People are already examining how ChatGPT, which describes itself as “the most advanced artificial intelligence on the market” and claims to “deliver stunningly accurate responses to your every question and comment” can be used maliciously.
Researchers have already examined how it can be used to write both better phishing emails that could lead to more successful phishing per delivered email, for example. Or it could lead to more varied phishing emails that are harder for companies to block en masse.
ChatGPT is incredibly limited, but good enough at some things to create a misleading impression of greatness.
it's a mistake to be relying on it for anything important right now. it’s a preview of progress; we have lots of work to do on robustness and truthfulness.
— Sam Altman (@sama) December 11, 2022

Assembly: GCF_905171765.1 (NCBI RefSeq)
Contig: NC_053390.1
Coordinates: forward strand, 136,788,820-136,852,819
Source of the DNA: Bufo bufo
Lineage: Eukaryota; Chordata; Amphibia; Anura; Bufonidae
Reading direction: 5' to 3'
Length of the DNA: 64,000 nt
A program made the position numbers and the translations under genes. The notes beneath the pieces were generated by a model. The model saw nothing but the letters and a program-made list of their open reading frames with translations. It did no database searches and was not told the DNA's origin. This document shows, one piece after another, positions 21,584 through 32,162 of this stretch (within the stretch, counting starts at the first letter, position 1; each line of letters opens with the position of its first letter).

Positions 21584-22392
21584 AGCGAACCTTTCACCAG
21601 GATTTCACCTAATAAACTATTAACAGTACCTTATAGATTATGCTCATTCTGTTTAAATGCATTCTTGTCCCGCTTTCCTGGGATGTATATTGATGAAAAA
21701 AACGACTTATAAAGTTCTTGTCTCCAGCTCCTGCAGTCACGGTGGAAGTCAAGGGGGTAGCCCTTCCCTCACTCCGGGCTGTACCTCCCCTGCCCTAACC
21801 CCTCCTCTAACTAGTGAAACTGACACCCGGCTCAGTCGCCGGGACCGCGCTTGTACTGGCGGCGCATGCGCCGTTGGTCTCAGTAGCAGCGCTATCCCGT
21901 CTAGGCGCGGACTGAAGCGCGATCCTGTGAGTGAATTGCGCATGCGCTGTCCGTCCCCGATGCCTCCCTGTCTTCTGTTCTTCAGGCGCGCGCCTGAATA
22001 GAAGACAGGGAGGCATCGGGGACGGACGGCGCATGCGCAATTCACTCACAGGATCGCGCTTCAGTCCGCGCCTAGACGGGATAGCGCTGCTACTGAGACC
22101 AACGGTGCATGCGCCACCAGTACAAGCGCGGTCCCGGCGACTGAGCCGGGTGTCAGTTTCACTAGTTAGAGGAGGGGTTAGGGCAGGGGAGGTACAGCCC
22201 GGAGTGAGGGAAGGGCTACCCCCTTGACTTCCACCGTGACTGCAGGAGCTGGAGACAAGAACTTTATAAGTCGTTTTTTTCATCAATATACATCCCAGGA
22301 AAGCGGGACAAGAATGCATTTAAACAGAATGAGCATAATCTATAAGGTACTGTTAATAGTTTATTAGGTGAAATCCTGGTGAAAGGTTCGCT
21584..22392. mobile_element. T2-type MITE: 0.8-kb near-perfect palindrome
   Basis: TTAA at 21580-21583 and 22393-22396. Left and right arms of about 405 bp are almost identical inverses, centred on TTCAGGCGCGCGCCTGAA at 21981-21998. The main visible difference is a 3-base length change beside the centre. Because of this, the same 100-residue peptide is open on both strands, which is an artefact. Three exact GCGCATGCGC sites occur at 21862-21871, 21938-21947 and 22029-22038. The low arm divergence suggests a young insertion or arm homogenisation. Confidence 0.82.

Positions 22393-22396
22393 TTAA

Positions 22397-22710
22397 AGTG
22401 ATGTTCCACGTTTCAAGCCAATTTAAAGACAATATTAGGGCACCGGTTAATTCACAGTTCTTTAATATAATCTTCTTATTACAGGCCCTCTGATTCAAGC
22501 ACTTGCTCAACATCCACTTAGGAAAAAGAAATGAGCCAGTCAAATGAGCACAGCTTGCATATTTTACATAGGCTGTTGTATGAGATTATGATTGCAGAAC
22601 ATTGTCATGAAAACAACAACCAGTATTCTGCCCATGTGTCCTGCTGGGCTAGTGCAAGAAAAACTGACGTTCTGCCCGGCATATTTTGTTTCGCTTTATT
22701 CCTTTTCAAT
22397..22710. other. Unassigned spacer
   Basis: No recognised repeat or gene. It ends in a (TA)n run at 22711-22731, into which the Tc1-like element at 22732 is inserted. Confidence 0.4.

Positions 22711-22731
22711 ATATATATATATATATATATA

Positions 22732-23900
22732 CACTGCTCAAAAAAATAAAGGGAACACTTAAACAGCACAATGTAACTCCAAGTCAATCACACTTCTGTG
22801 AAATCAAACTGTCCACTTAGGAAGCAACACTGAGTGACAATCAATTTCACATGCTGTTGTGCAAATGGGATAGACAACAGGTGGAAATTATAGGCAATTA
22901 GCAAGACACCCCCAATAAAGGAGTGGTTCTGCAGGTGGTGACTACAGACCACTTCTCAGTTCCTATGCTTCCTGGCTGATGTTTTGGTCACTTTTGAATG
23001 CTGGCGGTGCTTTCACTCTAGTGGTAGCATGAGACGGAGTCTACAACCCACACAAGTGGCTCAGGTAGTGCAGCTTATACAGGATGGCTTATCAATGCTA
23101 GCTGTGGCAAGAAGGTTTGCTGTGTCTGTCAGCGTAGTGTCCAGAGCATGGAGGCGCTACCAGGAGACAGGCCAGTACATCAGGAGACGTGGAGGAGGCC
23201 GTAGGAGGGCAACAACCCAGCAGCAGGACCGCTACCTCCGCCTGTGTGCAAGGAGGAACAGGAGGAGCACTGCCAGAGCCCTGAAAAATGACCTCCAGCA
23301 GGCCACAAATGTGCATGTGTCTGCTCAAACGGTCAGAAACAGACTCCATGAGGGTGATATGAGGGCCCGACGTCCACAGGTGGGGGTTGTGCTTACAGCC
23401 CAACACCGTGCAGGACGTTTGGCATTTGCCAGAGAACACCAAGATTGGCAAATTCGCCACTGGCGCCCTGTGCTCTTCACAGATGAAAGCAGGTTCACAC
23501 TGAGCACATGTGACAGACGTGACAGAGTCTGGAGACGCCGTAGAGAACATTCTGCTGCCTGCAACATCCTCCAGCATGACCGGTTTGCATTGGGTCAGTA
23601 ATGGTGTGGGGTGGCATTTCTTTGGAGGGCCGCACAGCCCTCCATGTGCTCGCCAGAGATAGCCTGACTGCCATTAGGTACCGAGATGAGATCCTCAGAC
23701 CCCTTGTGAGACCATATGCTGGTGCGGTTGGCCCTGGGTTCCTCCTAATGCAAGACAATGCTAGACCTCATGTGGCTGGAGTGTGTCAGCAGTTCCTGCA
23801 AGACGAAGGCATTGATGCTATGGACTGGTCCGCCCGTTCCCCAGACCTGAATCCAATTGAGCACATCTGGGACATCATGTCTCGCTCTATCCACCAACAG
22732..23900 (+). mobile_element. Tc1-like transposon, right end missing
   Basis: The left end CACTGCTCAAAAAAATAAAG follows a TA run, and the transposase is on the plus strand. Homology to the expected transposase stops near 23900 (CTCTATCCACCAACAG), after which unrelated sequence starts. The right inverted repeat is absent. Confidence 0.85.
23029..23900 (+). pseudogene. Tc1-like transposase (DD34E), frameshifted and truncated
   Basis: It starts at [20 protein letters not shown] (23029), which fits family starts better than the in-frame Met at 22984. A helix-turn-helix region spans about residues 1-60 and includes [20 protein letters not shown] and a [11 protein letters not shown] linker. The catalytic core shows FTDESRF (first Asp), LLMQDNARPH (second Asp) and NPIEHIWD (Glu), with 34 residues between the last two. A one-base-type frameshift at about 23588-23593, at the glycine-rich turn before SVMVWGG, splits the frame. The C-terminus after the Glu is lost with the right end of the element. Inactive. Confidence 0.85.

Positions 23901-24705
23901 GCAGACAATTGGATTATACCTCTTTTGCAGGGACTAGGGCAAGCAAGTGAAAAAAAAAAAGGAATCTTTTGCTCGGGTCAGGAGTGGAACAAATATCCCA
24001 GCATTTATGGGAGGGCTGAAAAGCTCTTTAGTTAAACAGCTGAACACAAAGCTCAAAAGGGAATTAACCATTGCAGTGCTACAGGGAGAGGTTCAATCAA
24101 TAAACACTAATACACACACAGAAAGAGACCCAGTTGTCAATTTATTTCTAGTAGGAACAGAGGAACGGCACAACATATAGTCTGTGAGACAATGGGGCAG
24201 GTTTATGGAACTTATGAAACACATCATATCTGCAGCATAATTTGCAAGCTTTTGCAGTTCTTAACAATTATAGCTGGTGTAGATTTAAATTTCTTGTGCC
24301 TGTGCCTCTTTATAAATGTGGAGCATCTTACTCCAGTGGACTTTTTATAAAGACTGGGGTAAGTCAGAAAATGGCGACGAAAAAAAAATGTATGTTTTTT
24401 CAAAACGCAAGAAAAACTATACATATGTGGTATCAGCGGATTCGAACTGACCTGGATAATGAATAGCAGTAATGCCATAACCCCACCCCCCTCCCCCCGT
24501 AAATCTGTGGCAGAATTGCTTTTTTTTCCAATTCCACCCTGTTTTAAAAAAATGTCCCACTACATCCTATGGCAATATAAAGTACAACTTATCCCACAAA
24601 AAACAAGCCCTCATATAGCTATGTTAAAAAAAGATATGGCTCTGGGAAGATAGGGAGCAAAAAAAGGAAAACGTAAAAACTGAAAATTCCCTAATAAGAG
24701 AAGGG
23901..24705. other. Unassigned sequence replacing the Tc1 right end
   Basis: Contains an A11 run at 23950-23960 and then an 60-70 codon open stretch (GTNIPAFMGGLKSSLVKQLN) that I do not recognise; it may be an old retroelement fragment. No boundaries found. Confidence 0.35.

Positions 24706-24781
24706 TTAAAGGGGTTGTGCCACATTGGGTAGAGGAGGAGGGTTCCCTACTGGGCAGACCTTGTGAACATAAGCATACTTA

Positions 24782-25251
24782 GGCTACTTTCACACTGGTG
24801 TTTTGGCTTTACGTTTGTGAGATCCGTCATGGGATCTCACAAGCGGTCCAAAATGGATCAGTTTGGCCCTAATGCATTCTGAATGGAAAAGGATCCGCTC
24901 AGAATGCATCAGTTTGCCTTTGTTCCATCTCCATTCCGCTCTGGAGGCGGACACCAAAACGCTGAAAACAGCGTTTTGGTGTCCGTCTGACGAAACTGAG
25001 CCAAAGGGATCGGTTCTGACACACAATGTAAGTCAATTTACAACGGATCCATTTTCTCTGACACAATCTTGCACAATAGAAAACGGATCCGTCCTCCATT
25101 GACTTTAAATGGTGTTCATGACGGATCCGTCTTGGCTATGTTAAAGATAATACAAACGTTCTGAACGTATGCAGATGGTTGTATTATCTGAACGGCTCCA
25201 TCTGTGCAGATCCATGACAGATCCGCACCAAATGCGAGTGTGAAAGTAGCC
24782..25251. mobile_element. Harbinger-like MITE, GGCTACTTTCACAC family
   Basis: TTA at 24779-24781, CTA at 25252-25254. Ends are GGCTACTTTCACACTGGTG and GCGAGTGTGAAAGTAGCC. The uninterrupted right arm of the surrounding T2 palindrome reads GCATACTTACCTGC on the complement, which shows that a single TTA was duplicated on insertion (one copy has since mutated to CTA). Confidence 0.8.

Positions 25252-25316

Sherrod DeGrippo, VP of Threat Research at Proofpoint, told that she thinks the technology will eventually be used maliciously.
“The BEC and fraud actors, primarily based in Morocco and Nigeria are likely to find ways to use these to automate confidence and trust building in their victims”.
Despite that, however, she doesn’t see ChatGPT as a “huge evolution in tooling”.
“Most of what could be done, they’re already doing,” she continued. “Further, we have found that threat actors are relatively slow to adopt new technology at scale because they simply don’t need it. They’ll do what works until it stops working.”
Of course it’s already possible to detect ChatGPT-generated text, but we’re guessing the amount of compute required to do that at scale would be substantial.